Times of Music on MX Player is Fun, Innovative—And a Little Bit Nostalgic 

Singing reality shows seem to be a thing of the past. Gone are the days when we would sit in front of the TV with our parents and watch a participant from Bikaner, or Guwahati, or practically from anywhere in India, regale the judges with their talent. Phrases like ‘Suron Ke Sartaj’ would be thrown around, chirped by the enthusiastic anchor, and words like laye and taal were commonplace. Many formats, many years and many shows later, the music reality show became tired, as did we. Is the 11th season of Indian Idol worth checking out? I don’t care. It is so 2006. Honestly I didn’t think I’ll watch a music reality show again ever in my life. But then I heard about a new one, on MX Player, which is not about singers, but composers, established ones, where they present a song by another composer in their own style. And it immediately appealed to me. Not only did it sound like a fun, innovative concept, it is a great mix. Amit Trivedi, Ajay-Atul, Pyarelal (of Laxmikant-Pyarelal), Anandji (of Kalyanji-Anandji), Salim-Sulaiman, Sneha Khanwalkar, Sajid-Wajid, Rajesh Roshan, Himesh Reshammiya, Indian Ocean, Agnee. Would I like to see Ajay-Atul do a version of Kalyanji-Anandji’s “Zindagi Ka Safar” in their inimitable style? Hell, yes. Or Sneha Khanwalkar’s “Tung Tung” get the Indian Ocean treatment? Hell yes, twice.

And it’s not just the songs, it’s the stories and emotions that connect composers of two generations. After their performance, which leaves everyone in a state of tranquil, Ajay-Atul makes a personal kind of confession…

I name those two because they are my favourites of the show so far, called Times of Music, which I am yet to watch all episodes of. Ajay-Atul bring the house down with their rendition of a much loved song composed by the legends, in their signature style: with the symphony orchestra but where you can hear each and every instrument, and some clean, heartfelt singing by Vijay Prakash. (Anandji chooses “Abhi Mujh Mein Kahi”, the Ajay-Atul track from Agneepath). And it’s not just the songs, it’s the stories and emotions that connect composers of two generations. After their performance, which leaves everyone in a state of tranquil, Ajay-Atul makes a personal kind of confession: the two brothers associate the song, about the journey of life, with their father, who was a Bulbul tarang player and who passed away in 2013. And when they called in Prakash for the song, they noticed his short hair, which it turned out was because of the singer’s father passing away. If the composer-duo act like fanboys in front of the revered Anandji, they themselves come across as something like legends on the sets of the show, in which most of the seats in the audience are taken by Ajay-Atul fans.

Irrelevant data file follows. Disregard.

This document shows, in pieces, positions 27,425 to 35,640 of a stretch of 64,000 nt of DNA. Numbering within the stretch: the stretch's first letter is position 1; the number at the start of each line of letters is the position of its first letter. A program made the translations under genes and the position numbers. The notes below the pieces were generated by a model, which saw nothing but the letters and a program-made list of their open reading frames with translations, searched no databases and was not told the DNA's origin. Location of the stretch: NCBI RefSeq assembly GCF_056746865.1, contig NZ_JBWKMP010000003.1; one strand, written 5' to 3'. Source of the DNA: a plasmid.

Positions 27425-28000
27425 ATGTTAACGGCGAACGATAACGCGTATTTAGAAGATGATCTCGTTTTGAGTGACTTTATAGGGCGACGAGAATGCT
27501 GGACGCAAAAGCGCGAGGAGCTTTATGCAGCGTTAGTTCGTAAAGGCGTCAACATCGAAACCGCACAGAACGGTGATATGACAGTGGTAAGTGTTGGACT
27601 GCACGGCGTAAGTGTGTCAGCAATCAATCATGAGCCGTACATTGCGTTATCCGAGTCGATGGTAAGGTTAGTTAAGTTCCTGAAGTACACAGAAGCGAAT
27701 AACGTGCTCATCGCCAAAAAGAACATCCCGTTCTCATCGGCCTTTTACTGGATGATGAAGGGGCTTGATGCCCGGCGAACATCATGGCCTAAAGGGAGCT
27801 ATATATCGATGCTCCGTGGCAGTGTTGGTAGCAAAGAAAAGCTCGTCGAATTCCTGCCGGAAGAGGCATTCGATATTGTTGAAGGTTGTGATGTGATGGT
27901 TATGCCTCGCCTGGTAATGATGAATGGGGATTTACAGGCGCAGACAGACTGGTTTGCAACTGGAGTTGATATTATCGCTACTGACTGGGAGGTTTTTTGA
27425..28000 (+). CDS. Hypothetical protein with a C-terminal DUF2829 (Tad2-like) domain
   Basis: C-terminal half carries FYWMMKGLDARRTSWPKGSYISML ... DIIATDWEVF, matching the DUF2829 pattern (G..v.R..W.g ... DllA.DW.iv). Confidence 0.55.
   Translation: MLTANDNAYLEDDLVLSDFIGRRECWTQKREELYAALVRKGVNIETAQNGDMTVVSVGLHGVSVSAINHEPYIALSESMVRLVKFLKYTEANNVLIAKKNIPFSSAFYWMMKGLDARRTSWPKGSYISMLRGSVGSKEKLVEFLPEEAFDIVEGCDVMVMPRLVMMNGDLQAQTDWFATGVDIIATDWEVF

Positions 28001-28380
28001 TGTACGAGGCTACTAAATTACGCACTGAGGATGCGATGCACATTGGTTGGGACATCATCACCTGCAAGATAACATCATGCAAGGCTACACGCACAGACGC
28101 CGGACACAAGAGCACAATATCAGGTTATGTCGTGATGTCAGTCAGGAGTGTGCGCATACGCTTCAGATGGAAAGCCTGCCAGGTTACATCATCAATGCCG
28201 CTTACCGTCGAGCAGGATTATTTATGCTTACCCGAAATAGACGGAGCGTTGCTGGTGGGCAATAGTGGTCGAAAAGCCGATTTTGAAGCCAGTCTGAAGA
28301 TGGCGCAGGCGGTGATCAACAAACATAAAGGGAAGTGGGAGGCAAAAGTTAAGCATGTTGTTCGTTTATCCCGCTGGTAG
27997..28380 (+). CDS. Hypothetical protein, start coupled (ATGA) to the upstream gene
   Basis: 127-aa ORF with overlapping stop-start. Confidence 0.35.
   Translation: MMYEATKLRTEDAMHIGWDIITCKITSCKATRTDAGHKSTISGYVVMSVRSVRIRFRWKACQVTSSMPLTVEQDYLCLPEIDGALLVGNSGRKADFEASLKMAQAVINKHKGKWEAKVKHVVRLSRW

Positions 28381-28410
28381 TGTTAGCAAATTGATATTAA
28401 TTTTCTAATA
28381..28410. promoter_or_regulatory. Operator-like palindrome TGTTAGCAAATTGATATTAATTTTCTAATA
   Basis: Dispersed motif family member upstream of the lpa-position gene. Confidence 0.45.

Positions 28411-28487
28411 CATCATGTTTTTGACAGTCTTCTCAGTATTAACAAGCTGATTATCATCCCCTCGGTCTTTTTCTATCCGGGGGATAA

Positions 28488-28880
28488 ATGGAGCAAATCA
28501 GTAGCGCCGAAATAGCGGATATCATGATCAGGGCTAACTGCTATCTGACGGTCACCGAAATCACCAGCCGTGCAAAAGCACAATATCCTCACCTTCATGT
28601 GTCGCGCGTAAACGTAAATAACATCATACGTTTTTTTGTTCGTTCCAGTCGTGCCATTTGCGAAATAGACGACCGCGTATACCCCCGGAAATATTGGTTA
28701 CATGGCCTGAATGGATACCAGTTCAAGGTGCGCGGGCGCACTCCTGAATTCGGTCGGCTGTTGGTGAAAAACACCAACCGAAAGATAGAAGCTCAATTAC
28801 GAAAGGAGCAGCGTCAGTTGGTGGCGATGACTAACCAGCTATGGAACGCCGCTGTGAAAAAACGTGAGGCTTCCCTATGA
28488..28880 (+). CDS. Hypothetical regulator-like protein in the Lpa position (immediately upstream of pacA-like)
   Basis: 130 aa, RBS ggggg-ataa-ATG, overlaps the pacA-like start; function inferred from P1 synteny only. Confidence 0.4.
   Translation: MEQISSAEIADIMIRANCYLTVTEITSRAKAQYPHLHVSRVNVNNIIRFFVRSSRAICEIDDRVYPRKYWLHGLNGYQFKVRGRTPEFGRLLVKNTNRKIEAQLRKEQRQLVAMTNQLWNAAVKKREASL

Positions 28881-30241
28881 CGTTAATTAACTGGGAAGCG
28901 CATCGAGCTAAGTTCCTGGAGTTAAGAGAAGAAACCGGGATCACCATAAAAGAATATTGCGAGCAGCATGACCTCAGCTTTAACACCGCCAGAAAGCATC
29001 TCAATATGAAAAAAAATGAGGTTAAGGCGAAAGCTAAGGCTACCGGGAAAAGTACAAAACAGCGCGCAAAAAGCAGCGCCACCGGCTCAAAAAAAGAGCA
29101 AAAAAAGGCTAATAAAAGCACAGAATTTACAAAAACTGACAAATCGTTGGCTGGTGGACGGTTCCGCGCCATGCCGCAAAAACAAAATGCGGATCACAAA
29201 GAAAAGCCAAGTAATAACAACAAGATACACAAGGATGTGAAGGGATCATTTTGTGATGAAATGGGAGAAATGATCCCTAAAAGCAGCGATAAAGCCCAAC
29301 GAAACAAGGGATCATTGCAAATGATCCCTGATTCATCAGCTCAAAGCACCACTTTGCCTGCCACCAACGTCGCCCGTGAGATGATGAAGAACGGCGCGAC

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The Khanwalkar-Indian Ocean episode is the closest “Times of Music” comes to exploiting the show’s concept. Indian Ocean reimagines the explosive, rustic Tung Tung as an Indian Ocean song, complete with folk-rock vocals and meditative guitar passages. But what Khanwalkar does is even more shocking. She turns “Bandeh” on its head, presenting it as a hypnotic electronic live set, where her team appears in glitter eyebrows and self-conscious costume, like members of a cult that has seen too many David Bowie performances, fronted by a weirded out Piyush Mishra (who has written the lyrics of “Bandeh”) opening it with angry mumblings. Khanwalkar is there somewhere, dressed up like a Goddess, controlling nobs on the turn-table and using a table fan to manipulate sound.


Not every composer is able to make the song they’ve selected sound distinctly different from the original. Even though that’s the point, you don’t want to sit around and nitpick on a show like this. (The singing in this show is largely irrelevant). It is about anecdotes, such as the one Salim-Sulaiman share in their episode with Pyarelal about the origin of the title song of Chak De! India (Aditya Chopra wanted from them something like “Chumma Chumma de de”!). And it is about nostalgia. When Mithoon (“Tum Hi Ho”) meets Viju Shah, the underrated techno king of the 90s, and presents his version of “Tip Tip Barsa Paani”, you realise how time has gone by.